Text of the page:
On the 8th December 1902 he was transferred to the 1st Class Army Reserve on expiration of his period of Army Service. He was paid a War Gratuity of £6.00 issued under Army Orders 134 and 163 1902.
On the 7th July 1905 he was finally discharged as a Private on the termination of his 12 years’ engagement.
Arthur’s Police Service Record has not survived but from other sources we know that he clearly planned ahead because, during a period of leave on his on his return from South Africa, he applied to join the Herts County Constabulary. He was successful as on the 8th December 1902 he was Appointed as Police Constable 191. He was posted to C Division at Watford. He would have undergone his Probationary training there in line with the policy in place at the time.
General Order 55 of the 17th December 1902 confirmed his appointment when it announced that PC Boud 191 was appointed on 23/11 per week from the 8th December 1902.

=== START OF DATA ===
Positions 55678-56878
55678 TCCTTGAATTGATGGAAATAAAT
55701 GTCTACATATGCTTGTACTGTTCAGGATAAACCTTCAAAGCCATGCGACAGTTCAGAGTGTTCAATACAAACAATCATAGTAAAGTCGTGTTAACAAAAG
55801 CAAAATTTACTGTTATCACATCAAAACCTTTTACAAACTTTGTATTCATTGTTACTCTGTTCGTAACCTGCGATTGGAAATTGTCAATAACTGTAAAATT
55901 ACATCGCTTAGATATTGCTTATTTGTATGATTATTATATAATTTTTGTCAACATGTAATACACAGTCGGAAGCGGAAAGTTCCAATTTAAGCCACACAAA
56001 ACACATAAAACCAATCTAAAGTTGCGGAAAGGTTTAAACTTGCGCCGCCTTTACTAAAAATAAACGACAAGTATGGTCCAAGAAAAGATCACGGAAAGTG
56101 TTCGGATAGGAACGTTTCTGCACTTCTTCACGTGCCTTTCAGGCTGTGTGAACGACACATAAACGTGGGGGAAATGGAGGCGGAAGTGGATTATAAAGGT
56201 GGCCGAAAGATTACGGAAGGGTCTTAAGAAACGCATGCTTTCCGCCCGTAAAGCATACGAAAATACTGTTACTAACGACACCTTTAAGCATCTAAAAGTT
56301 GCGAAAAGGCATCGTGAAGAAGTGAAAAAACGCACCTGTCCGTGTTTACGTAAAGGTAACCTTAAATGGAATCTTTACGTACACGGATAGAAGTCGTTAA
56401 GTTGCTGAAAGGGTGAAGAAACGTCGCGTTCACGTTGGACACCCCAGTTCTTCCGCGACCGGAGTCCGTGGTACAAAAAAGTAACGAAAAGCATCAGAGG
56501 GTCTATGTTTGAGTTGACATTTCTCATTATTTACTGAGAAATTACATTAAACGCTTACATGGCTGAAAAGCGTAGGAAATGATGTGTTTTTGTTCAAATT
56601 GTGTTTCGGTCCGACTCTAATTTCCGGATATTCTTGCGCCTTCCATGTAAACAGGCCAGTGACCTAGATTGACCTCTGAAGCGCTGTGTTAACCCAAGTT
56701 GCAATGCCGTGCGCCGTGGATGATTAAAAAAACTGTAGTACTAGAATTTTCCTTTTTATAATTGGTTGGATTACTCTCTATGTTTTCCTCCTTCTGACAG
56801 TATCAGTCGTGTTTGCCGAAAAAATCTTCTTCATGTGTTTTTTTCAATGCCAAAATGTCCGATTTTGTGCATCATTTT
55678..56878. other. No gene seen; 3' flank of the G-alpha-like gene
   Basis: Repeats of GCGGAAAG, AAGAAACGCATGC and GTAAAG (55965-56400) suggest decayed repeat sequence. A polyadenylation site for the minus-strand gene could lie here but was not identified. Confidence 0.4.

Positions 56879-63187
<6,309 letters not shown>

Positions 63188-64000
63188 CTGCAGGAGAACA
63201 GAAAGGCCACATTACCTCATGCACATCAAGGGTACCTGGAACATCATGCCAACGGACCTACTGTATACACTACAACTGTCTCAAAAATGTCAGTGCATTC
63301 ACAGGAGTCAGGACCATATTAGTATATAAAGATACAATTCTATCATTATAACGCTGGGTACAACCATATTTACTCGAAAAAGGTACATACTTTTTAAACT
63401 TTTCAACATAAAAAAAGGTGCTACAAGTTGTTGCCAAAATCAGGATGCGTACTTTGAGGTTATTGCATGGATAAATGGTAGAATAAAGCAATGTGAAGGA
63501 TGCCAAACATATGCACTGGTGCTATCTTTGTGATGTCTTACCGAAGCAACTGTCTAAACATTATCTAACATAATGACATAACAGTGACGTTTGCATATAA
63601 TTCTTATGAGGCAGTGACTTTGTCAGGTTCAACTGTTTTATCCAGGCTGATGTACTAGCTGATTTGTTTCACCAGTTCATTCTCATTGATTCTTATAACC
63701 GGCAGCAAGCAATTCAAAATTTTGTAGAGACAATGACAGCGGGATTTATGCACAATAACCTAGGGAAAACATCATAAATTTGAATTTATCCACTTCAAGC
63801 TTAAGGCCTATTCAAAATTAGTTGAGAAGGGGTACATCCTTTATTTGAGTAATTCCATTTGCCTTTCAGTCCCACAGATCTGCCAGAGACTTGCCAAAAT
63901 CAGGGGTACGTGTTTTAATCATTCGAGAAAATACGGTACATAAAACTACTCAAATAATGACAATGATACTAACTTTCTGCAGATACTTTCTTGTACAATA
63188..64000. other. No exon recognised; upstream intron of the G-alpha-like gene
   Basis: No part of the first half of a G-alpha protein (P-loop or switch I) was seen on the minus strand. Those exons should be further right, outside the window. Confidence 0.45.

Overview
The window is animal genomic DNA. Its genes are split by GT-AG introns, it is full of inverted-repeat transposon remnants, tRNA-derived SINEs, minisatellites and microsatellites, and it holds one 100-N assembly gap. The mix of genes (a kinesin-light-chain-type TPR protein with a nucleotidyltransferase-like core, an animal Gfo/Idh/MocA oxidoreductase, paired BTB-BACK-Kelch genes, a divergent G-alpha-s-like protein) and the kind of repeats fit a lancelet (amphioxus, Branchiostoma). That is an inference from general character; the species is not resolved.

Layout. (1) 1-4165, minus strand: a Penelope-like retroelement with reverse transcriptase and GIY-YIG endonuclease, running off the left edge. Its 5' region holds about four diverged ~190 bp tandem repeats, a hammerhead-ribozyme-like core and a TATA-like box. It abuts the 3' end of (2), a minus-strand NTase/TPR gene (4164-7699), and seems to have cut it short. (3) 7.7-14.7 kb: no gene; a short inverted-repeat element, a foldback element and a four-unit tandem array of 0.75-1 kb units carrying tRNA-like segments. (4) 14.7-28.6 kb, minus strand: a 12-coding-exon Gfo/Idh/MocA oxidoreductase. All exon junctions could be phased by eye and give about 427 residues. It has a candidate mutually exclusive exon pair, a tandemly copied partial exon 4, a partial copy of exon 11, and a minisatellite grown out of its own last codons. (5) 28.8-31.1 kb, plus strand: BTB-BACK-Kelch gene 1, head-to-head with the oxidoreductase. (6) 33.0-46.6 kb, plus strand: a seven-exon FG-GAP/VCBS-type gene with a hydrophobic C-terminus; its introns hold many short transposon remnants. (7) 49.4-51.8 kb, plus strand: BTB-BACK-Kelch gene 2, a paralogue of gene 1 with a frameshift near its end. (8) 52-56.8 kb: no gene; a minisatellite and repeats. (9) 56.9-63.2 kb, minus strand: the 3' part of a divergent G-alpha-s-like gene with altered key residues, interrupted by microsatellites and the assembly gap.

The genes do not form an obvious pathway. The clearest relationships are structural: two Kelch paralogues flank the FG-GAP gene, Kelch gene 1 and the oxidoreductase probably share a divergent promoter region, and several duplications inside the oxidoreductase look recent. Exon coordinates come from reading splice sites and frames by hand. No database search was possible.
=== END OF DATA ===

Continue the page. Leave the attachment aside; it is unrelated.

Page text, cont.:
General Order 29 of the 30th June 1903 informed Arthur that he would receive an increased rate of pay from 23/11 to 25/8 per week from 11th June 1903.
A Minor Blemish.
General Order 6 of the 1st March 1904 reported that PC Boud 191 C having been reported for missing his Conference Point on the 18th February is admonished.
General Order 4 of the 13th January 1905 informed Arthur that he would receive an increased rate of pay from 25/8 to 26/10 per week from 22nd December 1904 viz.
Arthur married Minnie Ethel Elizabeth Horne in 1905 at Watford. They had four children:
1. Marie Therese Elizabeth born in 1906 at Watford and died in 1915 at Willesden.
2. Arthur William George born in 1910 at Watford. He enlisted in 1939 as Private 918413 in the Royal Artillery. On the 15th August 1944 he was wounded whilst serving in the 86th Field Regiment.